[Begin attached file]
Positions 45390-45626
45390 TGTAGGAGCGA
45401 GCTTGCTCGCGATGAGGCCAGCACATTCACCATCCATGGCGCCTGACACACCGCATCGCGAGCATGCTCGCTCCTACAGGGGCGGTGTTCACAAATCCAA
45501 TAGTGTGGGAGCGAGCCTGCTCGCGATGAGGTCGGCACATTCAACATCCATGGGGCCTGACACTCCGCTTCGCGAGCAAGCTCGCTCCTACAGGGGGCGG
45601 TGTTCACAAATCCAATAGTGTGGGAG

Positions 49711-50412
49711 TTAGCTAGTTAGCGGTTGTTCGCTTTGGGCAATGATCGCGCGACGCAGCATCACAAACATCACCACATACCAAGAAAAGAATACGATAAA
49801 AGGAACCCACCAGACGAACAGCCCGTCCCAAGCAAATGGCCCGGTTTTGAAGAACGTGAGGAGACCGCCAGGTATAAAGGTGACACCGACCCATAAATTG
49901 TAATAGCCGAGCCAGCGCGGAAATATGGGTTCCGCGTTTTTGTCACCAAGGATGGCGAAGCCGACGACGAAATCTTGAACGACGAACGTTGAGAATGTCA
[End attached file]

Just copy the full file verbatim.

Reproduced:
Positions 45390-45626
45390 TGTAGGAGCGA
45401 GCTTGCTCGCGATGAGGCCAGCACATTCACCATCCATGGCGCCTGACACACCGCATCGCGAGCATGCTCGCTCCTACAGGGGCGGTGTTCACAAATCCAA
45501 TAGTGTGGGAGCGAGCCTGCTCGCGATGAGGTCGGCACATTCAACATCCATGGGGCCTGACACTCCGCTTCGCGAGCAAGCTCGCTCCTACAGGGGGCGG
45601 TGTTCACAAATCCAATAGTGTGGGAG

Positions 49711-50412
49711 TTAGCTAGTTAGCGGTTGTTCGCTTTGGGCAATGATCGCGCGACGCAGCATCACAAACATCACCACATACCAAGAAAAGAATACGATAAA
49801 AGGAACCCACCAGACGAACAGCCCGTCCCAAGCAAATGGCCCGGTTTTGAAGAACGTGAGGAGACCGCCAGGTATAAAGGTGACACCGACCCATAAATTG
49901 TAATAGCCGAGCCAGCGCGGAAATATGGGTTCCGCGTTTTTGTCACCAAGGATGGCGAAGCCGACGACGAAATCTTGAACGACGAACGTTGAGAATGTCA